In Egypt, migrant workers developed a written script as a phonetic way to learn the speech of their Egyptian taskmasters because they couldn’t master the hieroglyphs. Or it may have begun with their graffiti scratched into a quarry wall. Either way, it was a brilliant and necessary invention.
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Three, six, seven, nine… how many basic plots?

Seven plots?When I was in school, back in the last century, I was taught there were three basic plots in which every story ever written could be classified: Man-vs-man, man-vs-nature and man-vs-himself. That was in the days when it wasn’t politically incorrect to use the word man to mean everyone. Today we’d say it differently, use other pronouns, but the meaning is the same.

Three is a bit simplistic, sure. The list has been expanded on by authors, academics and critics ever since. And by robots, too. Last summer, a story in The Atlantic told of university researchers who used software to parse through 2,000 works of literature to determine there six basic plots:

  1. Rags to Riches (rise)
  2. Riches to Rags (fall)
  3. Man in a Hole (fall then rise)
  4. Icarus (rise then fall)
  5. Cinderella (rise then fall then rise)
  6. Oedipus (fall then rise then fall)

Which is one less than Christopher Booker lists in his lengthy 2004 book,The Seven Basic Plots:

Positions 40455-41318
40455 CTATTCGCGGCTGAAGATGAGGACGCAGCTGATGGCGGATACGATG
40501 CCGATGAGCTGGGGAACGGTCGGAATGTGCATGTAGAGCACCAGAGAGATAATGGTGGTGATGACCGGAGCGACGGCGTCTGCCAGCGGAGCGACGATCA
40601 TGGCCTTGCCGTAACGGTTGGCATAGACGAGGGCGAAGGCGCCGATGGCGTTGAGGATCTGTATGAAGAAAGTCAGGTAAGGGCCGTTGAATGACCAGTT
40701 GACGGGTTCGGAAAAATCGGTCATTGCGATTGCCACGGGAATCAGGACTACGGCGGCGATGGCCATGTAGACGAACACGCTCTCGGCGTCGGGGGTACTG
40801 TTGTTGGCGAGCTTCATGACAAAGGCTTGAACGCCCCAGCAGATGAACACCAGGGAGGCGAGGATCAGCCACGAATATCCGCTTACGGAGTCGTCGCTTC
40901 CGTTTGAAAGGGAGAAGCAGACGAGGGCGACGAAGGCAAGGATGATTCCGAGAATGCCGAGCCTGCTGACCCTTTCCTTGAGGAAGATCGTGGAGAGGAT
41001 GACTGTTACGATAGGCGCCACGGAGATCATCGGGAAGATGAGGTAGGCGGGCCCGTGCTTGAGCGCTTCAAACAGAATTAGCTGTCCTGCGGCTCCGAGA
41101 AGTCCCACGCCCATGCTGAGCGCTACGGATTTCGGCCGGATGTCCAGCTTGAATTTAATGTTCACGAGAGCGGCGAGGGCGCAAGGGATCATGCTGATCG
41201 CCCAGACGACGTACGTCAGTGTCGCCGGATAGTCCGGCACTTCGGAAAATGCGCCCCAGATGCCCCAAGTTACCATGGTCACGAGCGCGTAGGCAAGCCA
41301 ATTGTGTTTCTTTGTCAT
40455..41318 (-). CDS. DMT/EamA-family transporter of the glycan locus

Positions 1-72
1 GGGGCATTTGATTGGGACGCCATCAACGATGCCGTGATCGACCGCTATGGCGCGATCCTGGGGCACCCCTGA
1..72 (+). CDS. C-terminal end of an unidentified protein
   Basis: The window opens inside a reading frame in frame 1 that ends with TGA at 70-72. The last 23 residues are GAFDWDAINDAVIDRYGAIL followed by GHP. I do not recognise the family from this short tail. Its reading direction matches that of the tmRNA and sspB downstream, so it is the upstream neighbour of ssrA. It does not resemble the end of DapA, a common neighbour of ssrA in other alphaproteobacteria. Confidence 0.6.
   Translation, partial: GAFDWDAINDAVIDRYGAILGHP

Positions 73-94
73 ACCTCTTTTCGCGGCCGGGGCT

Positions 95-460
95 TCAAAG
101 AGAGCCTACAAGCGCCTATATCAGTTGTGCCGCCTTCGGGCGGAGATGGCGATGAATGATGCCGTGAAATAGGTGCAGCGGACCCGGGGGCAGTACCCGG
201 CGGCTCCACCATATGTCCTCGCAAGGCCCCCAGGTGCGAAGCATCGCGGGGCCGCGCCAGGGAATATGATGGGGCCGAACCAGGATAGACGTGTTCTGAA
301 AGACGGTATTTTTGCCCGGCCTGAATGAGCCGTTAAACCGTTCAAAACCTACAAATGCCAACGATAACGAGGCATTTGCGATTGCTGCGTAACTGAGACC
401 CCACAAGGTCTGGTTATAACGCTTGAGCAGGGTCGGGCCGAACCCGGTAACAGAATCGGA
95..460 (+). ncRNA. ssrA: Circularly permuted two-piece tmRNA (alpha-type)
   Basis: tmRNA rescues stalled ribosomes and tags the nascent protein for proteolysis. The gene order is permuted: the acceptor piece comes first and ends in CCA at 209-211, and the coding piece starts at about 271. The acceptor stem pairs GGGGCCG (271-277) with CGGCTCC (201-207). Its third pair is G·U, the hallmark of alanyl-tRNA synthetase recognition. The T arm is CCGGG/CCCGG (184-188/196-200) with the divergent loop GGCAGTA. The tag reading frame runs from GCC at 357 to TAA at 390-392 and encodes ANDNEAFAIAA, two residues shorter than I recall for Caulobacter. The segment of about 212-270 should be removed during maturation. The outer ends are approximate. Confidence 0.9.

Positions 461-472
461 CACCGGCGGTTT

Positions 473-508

1. Overcoming the Monster
  2. Rags to Riches
  3. The Quest
  4. Voyage and Return
  5. Comedy
  6. Tragedy
  7. Rebirth

Around the end of his book, Booker actually lists two more plots which are, historically speaking, not as common (by his assessment, they are late additions to our literary canon, although I think that could be argued against), so he discounts them as less important:

  1. Rebellion Against ‘The One
  2. Mystery

Both genres are popular today and should not be overlooked (where would we be without Star Wars or the DaVinci Code?). So it’s really nine plots. Or more? Booker has two variants under the ‘Rags to Riches’ plot: failure and hollow victory. If you include them as separate themes, the seven in the title expands to eleven.

But can one really reduce all writing to such a short list? Do all stories fit so comfortably into these archetypes? Some find it easy to poke holes in such generalizations. Others to broaden the spectrum with more items on their own list.